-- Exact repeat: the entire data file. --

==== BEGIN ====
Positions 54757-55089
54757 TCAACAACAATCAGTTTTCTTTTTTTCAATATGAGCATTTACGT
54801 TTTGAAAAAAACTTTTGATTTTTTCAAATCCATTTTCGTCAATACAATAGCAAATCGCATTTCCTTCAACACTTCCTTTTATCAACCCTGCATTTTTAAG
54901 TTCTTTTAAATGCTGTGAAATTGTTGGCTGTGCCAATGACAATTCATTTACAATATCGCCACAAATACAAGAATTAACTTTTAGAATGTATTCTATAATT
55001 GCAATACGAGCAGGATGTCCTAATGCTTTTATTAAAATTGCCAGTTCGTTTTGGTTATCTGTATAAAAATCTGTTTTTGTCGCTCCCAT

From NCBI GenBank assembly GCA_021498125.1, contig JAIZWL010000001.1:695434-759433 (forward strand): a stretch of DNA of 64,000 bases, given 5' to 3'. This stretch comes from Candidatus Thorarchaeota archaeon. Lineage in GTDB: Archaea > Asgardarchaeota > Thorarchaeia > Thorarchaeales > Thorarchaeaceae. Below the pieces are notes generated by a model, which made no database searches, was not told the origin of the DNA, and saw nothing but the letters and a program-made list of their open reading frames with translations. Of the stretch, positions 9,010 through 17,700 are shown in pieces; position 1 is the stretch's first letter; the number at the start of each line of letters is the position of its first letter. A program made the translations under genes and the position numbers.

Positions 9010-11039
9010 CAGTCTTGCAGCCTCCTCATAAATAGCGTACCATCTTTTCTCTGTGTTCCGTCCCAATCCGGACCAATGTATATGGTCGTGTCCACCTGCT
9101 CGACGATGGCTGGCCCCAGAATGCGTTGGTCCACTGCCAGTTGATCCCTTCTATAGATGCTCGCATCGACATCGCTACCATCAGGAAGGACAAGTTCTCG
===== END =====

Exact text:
Positions 54757-55089
54757 TCAACAACAATCAGTTTTCTTTTTTTCAATATGAGCATTTACGT
54801 TTTGAAAAAAACTTTTGATTTTTTCAAATCCATTTTCGTCAATACAATAGCAAATCGCATTTCCTTCAACACTTCCTTTTATCAACCCTGCATTTTTAAG
54901 TTCTTTTAAATGCTGTGAAATTGTTGGCTGTGCCAATGACAATTCATTTACAATATCGCCACAAATACAAGAATTAACTTTTAGAATGTATTCTATAATT
55001 GCAATACGAGCAGGATGTCCTAATGCTTTTATTAAAATTGCCAGTTCGTTTTGGTTATCTGTATAAAAATCTGTTTTTGTCGCTCCCAT

From NCBI GenBank assembly GCA_021498125.1, contig JAIZWL010000001.1:695434-759433 (forward strand): a stretch of DNA of 64,000 bases, given 5' to 3'. This stretch comes from Candidatus Thorarchaeota archaeon. Lineage in GTDB: Archaea > Asgardarchaeota > Thorarchaeia > Thorarchaeales > Thorarchaeaceae. Below the pieces are notes generated by a model, which made no database searches, was not told the origin of the DNA, and saw nothing but the letters and a program-made list of their open reading frames with translations. Of the stretch, positions 9,010 through 17,700 are shown in pieces; position 1 is the stretch's first letter; the number at the start of each line of letters is the position of its first letter. A program made the translations under genes and the position numbers.

Positions 9010-11039
9010 CAGTCTTGCAGCCTCCTCATAAATAGCGTACCATCTTTTCTCTGTGTTCCGTCCCAATCCGGACCAATGTATATGGTCGTGTCCACCTGCT
9101 CGACGATGGCTGGCCCCAGAATGCGTTGGTCCACTGCCAGTTGATCCCTTCTATAGATGCTCGCATCGACATCGCTACCATCAGGAAGGACAAGTTCTCG